17, av. Franklin-D.-Roosevelt
01 43 59 53 43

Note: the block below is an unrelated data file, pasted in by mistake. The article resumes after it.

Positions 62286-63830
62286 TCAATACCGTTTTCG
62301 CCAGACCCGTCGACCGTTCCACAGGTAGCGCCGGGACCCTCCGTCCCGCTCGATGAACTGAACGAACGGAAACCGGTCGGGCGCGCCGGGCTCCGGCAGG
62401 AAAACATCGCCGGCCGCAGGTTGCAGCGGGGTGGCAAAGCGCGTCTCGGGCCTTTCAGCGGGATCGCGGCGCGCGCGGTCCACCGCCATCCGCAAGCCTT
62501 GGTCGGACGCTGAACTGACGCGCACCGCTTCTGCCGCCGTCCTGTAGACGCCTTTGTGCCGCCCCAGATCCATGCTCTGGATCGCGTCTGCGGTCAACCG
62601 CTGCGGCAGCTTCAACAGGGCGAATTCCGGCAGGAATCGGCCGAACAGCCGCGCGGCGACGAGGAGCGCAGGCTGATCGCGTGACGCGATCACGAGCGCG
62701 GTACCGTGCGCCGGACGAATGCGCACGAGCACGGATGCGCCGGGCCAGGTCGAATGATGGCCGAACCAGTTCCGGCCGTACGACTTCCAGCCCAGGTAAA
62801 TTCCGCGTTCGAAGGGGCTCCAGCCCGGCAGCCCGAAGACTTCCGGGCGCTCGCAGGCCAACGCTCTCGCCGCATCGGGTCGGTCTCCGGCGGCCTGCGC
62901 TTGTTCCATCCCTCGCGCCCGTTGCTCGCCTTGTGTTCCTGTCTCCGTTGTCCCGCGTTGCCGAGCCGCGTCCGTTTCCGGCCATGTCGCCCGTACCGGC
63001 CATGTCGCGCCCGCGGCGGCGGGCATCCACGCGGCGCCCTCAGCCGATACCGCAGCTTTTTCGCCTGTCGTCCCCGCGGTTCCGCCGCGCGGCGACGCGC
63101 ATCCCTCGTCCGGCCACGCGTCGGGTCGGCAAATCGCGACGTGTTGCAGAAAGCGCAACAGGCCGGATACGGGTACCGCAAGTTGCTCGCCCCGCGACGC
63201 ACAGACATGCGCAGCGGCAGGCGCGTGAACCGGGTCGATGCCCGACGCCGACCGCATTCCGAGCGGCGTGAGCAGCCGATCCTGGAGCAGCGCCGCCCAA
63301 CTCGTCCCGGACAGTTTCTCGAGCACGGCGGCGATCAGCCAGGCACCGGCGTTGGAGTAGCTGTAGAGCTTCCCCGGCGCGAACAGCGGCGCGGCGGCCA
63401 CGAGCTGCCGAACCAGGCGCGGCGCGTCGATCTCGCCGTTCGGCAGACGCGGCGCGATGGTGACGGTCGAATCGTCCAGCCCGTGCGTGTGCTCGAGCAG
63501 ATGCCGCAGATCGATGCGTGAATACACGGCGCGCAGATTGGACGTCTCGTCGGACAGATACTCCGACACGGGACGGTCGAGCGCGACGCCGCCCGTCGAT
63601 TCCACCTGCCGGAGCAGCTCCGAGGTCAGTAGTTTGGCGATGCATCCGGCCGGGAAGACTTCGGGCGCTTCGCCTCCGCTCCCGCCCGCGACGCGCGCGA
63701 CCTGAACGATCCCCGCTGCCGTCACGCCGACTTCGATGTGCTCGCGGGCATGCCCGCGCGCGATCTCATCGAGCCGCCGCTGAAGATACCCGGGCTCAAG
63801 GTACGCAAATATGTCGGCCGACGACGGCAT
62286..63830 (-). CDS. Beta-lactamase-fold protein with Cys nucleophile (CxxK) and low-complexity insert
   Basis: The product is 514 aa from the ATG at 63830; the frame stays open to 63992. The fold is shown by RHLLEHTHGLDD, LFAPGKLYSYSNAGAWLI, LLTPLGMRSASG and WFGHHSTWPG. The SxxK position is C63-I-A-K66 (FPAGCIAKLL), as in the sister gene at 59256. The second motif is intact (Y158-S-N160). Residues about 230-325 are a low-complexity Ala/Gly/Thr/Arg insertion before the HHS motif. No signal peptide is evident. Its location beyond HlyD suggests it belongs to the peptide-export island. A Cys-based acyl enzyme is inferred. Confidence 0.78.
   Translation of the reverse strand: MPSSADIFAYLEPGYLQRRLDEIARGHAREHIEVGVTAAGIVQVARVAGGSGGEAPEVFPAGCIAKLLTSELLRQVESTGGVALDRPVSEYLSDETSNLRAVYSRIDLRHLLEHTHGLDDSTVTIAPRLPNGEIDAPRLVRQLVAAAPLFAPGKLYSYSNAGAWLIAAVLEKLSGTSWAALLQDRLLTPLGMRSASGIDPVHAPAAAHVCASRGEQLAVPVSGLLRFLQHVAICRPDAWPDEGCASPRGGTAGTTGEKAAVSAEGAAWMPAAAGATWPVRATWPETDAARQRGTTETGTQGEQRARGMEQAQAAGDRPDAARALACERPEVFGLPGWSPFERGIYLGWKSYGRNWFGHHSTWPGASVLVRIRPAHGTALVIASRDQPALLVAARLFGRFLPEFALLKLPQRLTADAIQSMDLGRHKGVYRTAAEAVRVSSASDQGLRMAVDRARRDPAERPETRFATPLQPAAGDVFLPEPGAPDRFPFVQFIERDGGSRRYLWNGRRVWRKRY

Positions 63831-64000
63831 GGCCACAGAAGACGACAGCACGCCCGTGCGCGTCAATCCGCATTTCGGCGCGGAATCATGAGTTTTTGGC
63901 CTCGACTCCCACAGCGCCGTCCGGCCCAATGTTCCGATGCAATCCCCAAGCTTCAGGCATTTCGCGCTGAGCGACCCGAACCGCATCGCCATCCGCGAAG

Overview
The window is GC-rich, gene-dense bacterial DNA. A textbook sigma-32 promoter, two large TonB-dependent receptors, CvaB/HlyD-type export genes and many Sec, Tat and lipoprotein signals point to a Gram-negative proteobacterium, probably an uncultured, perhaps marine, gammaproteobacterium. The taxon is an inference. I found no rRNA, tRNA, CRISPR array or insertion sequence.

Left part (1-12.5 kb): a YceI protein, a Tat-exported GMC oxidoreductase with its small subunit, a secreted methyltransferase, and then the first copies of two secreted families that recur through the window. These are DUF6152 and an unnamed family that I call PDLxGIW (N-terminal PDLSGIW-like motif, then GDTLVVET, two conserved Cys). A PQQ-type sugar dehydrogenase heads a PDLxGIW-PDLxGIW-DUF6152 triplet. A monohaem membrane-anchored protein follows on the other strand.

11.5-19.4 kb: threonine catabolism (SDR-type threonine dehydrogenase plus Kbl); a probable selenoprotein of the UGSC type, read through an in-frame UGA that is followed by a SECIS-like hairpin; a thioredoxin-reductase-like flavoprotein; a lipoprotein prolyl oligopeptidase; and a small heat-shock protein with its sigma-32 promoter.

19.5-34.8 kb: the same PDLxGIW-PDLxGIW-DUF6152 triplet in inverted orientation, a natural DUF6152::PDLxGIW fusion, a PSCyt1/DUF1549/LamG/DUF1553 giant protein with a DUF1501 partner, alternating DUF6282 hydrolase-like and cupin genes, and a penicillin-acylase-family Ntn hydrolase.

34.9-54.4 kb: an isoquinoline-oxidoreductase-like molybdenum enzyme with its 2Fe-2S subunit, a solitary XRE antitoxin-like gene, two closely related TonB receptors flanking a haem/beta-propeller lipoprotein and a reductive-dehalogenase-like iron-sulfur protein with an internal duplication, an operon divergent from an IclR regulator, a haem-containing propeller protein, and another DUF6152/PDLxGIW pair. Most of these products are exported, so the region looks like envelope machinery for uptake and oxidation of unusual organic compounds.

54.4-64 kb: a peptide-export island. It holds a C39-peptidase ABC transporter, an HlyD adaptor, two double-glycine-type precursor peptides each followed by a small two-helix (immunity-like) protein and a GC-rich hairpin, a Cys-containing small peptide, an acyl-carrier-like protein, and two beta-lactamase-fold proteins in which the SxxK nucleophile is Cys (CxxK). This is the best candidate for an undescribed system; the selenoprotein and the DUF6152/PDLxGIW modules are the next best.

The inventor René Lasserre bought and transformed this place near the Champs-Élysées after the close of the 1937 Paris International Exposition. This luxurious mansion with its essence of romance, and a ceiling which on clear and balmy nights would open up on the star-studded sky of Paris became a magnet for the glitterati. Lots of famous chefs began their apprenticeships here, as well as Marc Haeberlin, Guy Savoy, Michel Rostang and Jacques Lameloise. Dine at the present-day Lasserre, if you want to experience the cooking of chef Jean-Louis Nomicos. For example, try the restaurant’s signature dish, the Pigeon André Malraux. The chef has interpreted the masterpiece with his own version to fit contemporary tastes, cutting the cooking time, reducing the amount of foie gras, and serving the tender squab meat with vegetables and fruits of the season. Taste also his creations such as the mentholated green peas in almond milk with osetra caviar, the crayfish crispy in the mouth and melting with the young lettuce, and the côte de veau perfumed with lemon and ginger. Besides housing the grand crus de rigueur, the wine cellar offers less prestigious but worthwhile vintages from the Rhône Valley, the Loire Valley, and from the up-and-coming area of Languedoc. The service in this stodgy environment seems a tad starchy. Lasserre may reach the highest rung among the top Paris restaurants.